2. Sophia says:

    This morning I am sitting for hours observing the 8 varieties of birds filling our backyard with drama, (stories I long to understand). Two families of chickadees are building homes in the houses we just erected 2 weeks ago.
    I said to my husband, after breaking away for breakfast, that it was far more fascinating to watch our new joyful companions, to listen to the varied choir, than to break away to daily “chores”. His reply, “why would you?” (break away) “what else could possibly take you away from this backyard domain”?
    So, I am sitting…for hours in this wonderland and thought of you, Margaret, enjoying your “avian messengers”. I like the “oneness” that nature brings, that arrives with spring, when no matter where we live, we (who love nature) all join together in celebration. We are all singing down deep in our souls with the chirps.

    Thank you, Margaret for writing so eloquently of nature.

  3. Sandy Wilson says:

    I just read your article “Flying Lessons” in the Parade magazine that comes in our Kansas City Star newspaper. Loved it, it is great to know that I am not the only one listening to the birds, nor the only one they are “talking” to!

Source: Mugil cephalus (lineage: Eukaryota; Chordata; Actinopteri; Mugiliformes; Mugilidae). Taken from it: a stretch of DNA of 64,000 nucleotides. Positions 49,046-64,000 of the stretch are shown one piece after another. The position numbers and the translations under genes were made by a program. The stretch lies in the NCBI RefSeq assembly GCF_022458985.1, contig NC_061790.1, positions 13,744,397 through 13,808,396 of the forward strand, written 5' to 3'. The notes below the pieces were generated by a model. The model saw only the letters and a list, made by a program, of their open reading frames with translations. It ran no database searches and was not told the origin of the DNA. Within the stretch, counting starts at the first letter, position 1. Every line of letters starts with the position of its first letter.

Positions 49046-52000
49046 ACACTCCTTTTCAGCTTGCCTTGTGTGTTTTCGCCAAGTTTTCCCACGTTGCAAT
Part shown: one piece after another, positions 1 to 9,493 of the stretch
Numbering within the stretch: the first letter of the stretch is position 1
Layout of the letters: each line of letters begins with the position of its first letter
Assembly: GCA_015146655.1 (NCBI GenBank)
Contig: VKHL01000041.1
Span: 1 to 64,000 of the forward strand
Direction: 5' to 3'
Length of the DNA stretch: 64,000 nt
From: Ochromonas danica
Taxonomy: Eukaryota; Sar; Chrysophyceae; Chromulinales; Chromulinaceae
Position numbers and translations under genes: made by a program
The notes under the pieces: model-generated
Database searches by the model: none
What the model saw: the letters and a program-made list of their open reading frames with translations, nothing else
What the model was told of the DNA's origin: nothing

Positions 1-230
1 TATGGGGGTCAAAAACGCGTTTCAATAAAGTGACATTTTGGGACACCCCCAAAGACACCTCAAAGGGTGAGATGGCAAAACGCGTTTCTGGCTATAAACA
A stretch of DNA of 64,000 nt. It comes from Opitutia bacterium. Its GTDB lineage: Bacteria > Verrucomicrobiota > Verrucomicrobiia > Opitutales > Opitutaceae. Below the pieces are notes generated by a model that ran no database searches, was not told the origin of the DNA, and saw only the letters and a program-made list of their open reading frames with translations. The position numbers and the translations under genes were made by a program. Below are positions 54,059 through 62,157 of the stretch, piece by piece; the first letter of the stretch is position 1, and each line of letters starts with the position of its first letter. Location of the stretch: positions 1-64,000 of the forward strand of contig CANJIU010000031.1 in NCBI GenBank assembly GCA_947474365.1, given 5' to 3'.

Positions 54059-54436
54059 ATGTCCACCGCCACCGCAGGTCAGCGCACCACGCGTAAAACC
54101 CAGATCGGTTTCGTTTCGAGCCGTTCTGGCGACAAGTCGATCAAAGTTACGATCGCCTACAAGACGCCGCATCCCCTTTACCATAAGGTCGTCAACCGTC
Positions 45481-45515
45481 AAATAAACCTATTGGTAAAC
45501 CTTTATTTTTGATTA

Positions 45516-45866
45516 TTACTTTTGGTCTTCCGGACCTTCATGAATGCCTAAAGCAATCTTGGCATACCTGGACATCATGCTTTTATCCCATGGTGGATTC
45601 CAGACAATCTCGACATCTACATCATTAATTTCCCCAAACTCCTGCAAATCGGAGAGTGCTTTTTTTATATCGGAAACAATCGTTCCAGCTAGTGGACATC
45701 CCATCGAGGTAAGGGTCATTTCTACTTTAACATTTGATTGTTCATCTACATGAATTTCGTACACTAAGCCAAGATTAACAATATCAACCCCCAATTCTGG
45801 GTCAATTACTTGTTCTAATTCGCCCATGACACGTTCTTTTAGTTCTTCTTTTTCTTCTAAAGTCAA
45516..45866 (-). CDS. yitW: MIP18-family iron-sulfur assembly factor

4. Tricia says:

    The Parade piece is lovely — a great tasting for your beautiful book so I hope the hordes rush out to buy it. Happy spring!

    1. Margaret says:

      Welcome, Tricia, Sandy, Sophia, Anne. I am so happy to “meet” others who are similarly moved by these amazing little creatures. I feel like they have been my companions for decades here while I made the garden, entertaining me (and sometimes dive-bombing me when I get too close to a nest!). I hope you will come back and say hello again soon.

  5. Mary Farrand says:

    This is my first spring to be living in a town or residential area in over 20 years….I am sure that the birds will be here, showing me new and different ways of nesting, feeding and entertaining…..I will be interested to see which country varieties I have seen in the past have adapted so that I can enjoy them here in town.

  6. Deborah says:

    Since the day I bought your book I have wanted to respond in someway. It wasn’t until now, with this article that I took the plunge and decided to write. The article of course grabbed my attention because I am a bird photographer (deborahkunzie.com), first and foremost. Then the owner of a technology company. It was your statement of a “bird whisperer” that caught my eye again as that is what I have always called myself. Others as well.